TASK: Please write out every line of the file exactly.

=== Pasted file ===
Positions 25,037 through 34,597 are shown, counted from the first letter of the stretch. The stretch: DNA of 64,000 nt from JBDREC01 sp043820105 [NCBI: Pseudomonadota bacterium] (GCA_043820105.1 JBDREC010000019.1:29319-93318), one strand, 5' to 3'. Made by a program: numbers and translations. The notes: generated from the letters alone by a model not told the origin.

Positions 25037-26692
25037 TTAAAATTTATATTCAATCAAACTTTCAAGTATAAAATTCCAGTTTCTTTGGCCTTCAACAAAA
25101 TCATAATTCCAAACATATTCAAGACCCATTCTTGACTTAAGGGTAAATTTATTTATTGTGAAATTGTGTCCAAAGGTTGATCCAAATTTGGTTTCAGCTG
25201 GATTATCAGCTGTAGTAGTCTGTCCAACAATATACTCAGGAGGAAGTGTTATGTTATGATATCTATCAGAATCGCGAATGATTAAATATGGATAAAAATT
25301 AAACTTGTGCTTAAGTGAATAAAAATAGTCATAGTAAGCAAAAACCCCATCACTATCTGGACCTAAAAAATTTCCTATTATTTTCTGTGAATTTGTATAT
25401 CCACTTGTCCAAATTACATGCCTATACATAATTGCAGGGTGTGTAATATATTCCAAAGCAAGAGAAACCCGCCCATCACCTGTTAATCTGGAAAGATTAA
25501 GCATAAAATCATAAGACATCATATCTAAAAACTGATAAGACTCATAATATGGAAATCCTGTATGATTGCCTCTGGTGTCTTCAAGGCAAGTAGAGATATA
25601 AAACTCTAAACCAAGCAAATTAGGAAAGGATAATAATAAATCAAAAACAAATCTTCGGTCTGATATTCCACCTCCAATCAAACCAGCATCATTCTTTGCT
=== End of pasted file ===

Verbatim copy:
Positions 25,037 through 34,597 are shown, counted from the first letter of the stretch. The stretch: DNA of 64,000 nt from JBDREC01 sp043820105 [NCBI: Pseudomonadota bacterium] (GCA_043820105.1 JBDREC010000019.1:29319-93318), one strand, 5' to 3'. Made by a program: numbers and translations. The notes: generated from the letters alone by a model not told the origin.

Positions 25037-26692
25037 TTAAAATTTATATTCAATCAAACTTTCAAGTATAAAATTCCAGTTTCTTTGGCCTTCAACAAAA
25101 TCATAATTCCAAACATATTCAAGACCCATTCTTGACTTAAGGGTAAATTTATTTATTGTGAAATTGTGTCCAAAGGTTGATCCAAATTTGGTTTCAGCTG
25201 GATTATCAGCTGTAGTAGTCTGTCCAACAATATACTCAGGAGGAAGTGTTATGTTATGATATCTATCAGAATCGCGAATGATTAAATATGGATAAAAATT
25301 AAACTTGTGCTTAAGTGAATAAAAATAGTCATAGTAAGCAAAAACCCCATCACTATCTGGACCTAAAAAATTTCCTATTATTTTCTGTGAATTTGTATAT
25401 CCACTTGTCCAAATTACATGCCTATACATAATTGCAGGGTGTGTAATATATTCCAAAGCAAGAGAAACCCGCCCATCACCTGTTAATCTGGAAAGATTAA
25501 GCATAAAATCATAAGACATCATATCTAAAAACTGATAAGACTCATAATATGGAAATCCTGTATGATTGCCTCTGGTGTCTTCAAGGCAAGTAGAGATATA
25601 AAACTCTAAACCAAGCAAATTAGGAAAGGATAATAATAAATCAAAAACAAATCTTCGGTCTGATATTCCACCTCCAATCAAACCAGCATCATTCTTTGCT